At 1500 on 23 October all four caskets arrived by truck at the city hall of Chalons-sur-Marne. Awaiting them was a large delegation of French and American officials. The American group was headed by the Quartermaster General, Major General Harry L. Rogers, and included Colonel Harry F. Rethers, the chief of the American Graves Registration Service in Europe; Lieutenant Colonel William G. Ball, Quartermaster Corps; Major Robert P. Harbold, also of the Quartermaster Corps, who was the officer in charge and controlled all ceremonies; Captain E. Le Roch, a liaison officer from the French Army; Mr. Keating, the chief supervising embalmer; and representatives of the press. The chief French representatives were General Duport, commanding the French 6th Army Corps; M. Brisac, Prefet de la Marne; and M. Servas, Maire de Chalons-sur-Marne.

Members of the American Quartermaster Corps and town officials had prepared the city hall for the selection ceremony. The outside of the building was decorated with French and American flags; inside, the aisles and corridors were ornamented with palms, potted trees, and flags, and a catafalque had been constructed and set up in the main hall. Another room was decorated for the reception of the four unknown soldiers and a third was prepared for the ceremony in which the chosen unknown soldier was to be transferred to a different casket.

French troops carried the shipping cases from the trucks into the reception room of the city hall. The caskets were then removed, set on top of the cases, and draped with American flags. A French guard of honor stood watch until 2200 when six American pallbearers arrived from Headquarters, American Forces in Germany, at Coblenz. From this time on, a combined American-French guard maintained constant vigil.

Early on the morning of 24 October Major Harbold, aided by French and American soldiers, rearranged the caskets so that each rested on a shipping case other than the one in which it had arrived. There was now little chance that someone would know even the cemetery from which an unidentified body came. Major Harbold then chose Sergeant Edward F. Younger of Headquarters Company, 2d Battalion, 50th Infantry, American Forces in Germany, to select the unknown soldier. Originally, a commissioned officer was to do the choosing, but General Rogers changed the plans after learning that the French had designated an enlisted man to choose their unknown soldier. The choice was delegated to Major Harbold, who then appointed Sergeant Younger.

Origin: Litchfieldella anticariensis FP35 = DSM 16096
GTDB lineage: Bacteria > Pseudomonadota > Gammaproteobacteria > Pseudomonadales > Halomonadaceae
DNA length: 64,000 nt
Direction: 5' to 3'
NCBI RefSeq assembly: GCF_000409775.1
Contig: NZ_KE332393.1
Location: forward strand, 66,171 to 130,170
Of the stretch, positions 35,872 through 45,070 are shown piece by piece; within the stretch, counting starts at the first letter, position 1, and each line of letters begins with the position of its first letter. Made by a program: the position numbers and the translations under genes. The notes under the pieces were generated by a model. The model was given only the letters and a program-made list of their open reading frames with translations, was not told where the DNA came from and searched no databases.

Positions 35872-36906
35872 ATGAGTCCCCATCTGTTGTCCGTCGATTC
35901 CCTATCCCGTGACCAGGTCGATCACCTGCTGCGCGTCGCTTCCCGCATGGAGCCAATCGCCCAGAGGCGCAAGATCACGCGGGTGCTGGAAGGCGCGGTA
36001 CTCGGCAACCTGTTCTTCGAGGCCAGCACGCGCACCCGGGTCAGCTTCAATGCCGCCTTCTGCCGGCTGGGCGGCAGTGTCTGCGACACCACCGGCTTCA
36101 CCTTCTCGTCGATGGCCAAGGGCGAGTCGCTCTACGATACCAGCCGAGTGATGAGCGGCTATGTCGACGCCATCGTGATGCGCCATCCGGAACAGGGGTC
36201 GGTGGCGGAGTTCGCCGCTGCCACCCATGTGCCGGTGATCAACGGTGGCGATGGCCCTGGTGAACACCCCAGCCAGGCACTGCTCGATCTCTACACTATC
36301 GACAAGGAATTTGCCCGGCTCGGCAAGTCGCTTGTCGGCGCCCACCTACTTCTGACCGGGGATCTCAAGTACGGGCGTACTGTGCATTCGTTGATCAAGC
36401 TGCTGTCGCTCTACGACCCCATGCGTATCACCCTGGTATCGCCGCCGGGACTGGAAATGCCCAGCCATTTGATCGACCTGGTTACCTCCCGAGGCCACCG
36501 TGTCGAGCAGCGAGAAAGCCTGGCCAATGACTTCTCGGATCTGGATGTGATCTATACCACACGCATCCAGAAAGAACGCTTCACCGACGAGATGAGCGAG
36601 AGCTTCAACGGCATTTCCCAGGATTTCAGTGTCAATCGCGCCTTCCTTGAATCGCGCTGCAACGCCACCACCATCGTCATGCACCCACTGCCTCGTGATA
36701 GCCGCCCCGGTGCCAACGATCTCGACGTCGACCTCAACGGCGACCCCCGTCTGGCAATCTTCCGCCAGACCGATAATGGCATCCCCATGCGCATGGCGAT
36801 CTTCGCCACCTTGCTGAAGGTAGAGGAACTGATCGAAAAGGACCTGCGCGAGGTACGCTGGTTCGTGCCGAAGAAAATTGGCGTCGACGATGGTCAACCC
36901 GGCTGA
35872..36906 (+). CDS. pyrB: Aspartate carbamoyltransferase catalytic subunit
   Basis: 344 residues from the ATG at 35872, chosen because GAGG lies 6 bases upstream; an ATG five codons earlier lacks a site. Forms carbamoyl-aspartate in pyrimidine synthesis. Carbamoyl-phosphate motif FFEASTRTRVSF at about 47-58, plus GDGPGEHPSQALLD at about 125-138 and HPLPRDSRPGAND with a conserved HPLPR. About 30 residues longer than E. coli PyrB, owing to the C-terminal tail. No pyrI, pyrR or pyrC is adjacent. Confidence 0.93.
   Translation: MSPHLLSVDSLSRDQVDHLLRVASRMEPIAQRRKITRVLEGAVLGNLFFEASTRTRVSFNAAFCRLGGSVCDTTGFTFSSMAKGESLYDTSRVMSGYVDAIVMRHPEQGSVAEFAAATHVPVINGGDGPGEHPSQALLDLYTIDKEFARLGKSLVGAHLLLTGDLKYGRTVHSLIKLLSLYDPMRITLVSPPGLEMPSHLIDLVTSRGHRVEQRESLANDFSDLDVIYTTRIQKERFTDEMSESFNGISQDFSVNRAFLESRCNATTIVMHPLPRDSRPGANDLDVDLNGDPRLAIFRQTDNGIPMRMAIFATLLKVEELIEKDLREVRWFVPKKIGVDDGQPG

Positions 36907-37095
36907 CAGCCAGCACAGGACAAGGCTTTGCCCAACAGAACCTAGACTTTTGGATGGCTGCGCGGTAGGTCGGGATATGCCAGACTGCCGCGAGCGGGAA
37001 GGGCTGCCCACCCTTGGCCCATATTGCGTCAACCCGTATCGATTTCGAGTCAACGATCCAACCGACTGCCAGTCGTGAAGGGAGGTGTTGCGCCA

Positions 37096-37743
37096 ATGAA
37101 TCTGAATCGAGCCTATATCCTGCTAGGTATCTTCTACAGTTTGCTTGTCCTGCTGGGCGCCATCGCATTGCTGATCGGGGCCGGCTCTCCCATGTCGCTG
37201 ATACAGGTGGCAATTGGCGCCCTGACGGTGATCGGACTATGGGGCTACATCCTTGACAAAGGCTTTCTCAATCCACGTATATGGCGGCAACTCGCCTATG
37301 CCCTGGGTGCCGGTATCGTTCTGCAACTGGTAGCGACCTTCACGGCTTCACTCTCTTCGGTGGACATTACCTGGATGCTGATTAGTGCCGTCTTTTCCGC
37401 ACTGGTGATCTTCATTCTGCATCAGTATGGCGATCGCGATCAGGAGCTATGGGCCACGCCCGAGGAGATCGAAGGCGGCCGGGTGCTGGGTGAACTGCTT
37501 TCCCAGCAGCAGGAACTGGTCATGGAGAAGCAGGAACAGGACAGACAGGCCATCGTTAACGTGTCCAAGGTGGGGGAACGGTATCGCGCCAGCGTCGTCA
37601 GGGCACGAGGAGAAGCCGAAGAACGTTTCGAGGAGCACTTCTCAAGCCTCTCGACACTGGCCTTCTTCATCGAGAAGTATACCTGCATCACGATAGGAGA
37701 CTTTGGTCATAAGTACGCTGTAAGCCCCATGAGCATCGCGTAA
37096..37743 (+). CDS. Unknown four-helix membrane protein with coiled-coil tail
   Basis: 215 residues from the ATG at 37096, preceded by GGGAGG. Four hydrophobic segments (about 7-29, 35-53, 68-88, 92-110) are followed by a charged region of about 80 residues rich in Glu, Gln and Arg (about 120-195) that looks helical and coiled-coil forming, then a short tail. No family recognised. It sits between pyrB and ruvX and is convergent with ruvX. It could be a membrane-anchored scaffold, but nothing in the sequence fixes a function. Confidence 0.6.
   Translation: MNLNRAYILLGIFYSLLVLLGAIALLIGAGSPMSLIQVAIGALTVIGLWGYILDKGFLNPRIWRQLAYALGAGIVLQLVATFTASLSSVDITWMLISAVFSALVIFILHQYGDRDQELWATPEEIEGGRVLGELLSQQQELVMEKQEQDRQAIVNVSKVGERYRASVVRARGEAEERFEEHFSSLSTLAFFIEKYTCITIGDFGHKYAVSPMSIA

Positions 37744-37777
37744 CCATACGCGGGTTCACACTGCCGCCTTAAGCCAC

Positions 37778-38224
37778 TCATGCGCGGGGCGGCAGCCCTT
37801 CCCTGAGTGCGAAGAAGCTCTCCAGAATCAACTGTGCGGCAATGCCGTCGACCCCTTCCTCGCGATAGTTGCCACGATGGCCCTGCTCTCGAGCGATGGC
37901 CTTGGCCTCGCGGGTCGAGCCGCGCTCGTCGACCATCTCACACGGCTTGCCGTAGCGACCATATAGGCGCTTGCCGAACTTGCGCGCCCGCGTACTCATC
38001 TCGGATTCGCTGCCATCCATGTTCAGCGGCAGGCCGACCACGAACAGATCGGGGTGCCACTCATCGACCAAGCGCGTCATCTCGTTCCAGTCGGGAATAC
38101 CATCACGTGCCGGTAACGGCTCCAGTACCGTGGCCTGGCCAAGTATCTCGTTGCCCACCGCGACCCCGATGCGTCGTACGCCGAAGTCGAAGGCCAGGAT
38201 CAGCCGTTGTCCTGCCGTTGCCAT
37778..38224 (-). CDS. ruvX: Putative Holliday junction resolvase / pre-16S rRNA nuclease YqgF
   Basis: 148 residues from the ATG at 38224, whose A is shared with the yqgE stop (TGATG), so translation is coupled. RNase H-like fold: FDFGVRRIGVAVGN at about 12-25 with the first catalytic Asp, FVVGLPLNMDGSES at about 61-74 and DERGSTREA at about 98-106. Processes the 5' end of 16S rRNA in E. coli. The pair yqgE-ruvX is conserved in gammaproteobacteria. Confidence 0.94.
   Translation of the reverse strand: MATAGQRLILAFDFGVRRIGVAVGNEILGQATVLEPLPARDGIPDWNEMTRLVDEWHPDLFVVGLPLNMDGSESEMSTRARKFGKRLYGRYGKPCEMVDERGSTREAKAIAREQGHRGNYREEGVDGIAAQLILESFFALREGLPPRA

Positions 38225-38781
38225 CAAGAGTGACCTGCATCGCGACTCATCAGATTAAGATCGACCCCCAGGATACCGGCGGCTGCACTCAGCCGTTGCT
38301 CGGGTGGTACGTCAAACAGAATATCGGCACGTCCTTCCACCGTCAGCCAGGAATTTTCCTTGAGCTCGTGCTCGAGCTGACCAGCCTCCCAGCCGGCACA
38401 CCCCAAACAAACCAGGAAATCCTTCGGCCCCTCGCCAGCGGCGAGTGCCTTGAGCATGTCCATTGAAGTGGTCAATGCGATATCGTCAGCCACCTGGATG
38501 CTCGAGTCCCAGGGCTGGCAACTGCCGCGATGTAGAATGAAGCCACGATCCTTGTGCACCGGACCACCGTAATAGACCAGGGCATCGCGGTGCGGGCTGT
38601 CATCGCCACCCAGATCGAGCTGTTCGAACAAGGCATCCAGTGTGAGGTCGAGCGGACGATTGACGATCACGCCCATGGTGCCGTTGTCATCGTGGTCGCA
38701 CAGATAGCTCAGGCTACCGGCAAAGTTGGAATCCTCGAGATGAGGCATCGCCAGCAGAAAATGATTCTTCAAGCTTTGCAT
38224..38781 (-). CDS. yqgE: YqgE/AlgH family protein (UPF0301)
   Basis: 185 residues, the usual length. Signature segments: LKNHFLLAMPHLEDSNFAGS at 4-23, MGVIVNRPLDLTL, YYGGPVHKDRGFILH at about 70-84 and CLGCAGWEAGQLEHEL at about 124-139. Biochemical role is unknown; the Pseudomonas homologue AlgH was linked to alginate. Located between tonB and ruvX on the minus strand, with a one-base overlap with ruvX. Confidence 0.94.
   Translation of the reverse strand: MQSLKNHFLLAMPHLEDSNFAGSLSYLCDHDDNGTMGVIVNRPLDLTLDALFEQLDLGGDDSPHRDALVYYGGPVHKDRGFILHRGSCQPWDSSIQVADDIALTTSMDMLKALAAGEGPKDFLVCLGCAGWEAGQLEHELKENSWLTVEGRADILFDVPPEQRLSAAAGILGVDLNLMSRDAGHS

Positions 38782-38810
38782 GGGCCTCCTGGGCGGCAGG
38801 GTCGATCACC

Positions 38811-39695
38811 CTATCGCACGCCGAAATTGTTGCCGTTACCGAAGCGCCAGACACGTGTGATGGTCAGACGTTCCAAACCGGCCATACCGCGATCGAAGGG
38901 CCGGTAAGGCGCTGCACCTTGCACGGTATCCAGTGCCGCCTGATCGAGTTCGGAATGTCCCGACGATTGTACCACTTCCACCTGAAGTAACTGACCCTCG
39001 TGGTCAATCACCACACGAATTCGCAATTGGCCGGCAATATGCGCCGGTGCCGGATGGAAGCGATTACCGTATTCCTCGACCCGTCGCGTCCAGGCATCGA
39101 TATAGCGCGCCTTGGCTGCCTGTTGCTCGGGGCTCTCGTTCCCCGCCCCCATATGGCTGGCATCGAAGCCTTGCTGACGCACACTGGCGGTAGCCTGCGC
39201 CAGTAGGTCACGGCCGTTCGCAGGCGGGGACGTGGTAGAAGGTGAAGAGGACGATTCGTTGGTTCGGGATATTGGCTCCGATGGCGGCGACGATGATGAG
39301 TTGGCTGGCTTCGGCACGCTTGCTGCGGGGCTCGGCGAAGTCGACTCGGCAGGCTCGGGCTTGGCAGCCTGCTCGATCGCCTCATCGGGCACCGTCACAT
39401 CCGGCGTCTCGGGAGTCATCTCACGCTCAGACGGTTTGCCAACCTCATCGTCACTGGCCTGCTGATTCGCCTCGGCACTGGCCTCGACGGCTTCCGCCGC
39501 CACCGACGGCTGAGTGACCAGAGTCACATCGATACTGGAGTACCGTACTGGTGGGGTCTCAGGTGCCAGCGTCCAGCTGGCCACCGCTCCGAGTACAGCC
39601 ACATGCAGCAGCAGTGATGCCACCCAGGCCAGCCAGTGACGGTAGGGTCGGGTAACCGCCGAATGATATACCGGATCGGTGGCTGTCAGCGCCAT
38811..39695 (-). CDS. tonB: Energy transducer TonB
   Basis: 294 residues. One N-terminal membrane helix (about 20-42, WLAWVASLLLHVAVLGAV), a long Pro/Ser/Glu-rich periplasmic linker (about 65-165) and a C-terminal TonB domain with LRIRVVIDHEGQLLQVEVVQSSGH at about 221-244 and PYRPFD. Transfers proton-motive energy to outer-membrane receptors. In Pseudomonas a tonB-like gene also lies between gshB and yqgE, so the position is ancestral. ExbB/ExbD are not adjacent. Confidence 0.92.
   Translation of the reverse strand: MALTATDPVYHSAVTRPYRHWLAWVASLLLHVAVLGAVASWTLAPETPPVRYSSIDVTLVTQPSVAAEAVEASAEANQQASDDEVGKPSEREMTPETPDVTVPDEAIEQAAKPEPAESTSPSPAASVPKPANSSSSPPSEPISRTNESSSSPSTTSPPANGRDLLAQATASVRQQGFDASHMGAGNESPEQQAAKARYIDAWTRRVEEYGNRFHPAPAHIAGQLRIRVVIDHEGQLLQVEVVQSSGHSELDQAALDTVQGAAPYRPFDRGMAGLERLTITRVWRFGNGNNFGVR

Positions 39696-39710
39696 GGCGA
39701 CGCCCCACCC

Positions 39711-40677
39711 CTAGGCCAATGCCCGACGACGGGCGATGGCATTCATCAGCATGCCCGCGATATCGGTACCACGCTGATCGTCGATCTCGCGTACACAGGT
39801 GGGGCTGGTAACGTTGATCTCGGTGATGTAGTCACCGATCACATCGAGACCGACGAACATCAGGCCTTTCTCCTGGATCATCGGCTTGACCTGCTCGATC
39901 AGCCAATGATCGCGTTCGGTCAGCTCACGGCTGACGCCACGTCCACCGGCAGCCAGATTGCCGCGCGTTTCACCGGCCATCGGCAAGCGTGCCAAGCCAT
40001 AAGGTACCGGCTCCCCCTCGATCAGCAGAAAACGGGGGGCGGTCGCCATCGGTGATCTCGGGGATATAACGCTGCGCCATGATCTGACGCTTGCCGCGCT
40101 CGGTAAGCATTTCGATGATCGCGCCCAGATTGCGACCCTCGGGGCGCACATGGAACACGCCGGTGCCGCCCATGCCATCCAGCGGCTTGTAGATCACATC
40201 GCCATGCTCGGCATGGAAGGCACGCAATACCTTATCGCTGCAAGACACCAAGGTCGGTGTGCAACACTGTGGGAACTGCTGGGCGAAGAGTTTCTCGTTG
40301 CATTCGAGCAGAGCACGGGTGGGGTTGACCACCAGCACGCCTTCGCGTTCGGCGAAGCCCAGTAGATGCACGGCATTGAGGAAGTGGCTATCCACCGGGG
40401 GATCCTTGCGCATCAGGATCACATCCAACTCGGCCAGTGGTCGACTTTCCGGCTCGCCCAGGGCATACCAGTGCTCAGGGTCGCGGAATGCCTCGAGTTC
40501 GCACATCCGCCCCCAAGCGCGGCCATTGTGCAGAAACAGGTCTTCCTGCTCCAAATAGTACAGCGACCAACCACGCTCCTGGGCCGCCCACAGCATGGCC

Before the selection a French military band formed in the city hall courtyard adjoining the reception room. The ceremony began as General Duport led French and American officers and French civil Officials to the entrance of the reception room, where they rendered honors to the dead. They then lined the hallway leading to the room.

After General Duport and General Rogers made brief speeches Sergeant Younger led the way from the main hall, carrying a spray of white roses presented by a Frenchman who had lost two sons in the war. As the French band in the courtyard played a hymn, Younger walked around the caskets several times before placing the roses on one to indicate his selection. He then saluted the chosen unknown American, after which the officials in the hallway, led by General Duport, came forward to present their respects. (The roses that had been placed on the casket remained there and were buried with the unknown American in Arlington. )

Following this ceremony the pallbearers, all Army noncommissioned officers from American units in Germany, moved the casket to the second room where Mr. Keating, in the presence of General Rogers, Colonel Rethers, Colonel Ball, and Major Harbold, transferred the body to a special casket brought from the United States. This casket was then sealed. The empty casket was returned to the reception room, where one of the three remaining bodies was placed in it so that the casket could not be identified. The caskets of the three remaining unknown Americans were then placed in shipping cases and at 1100 were put aboard trucks that took them to Romagne Cemetery, 152 miles east of Paris, for immediate burial.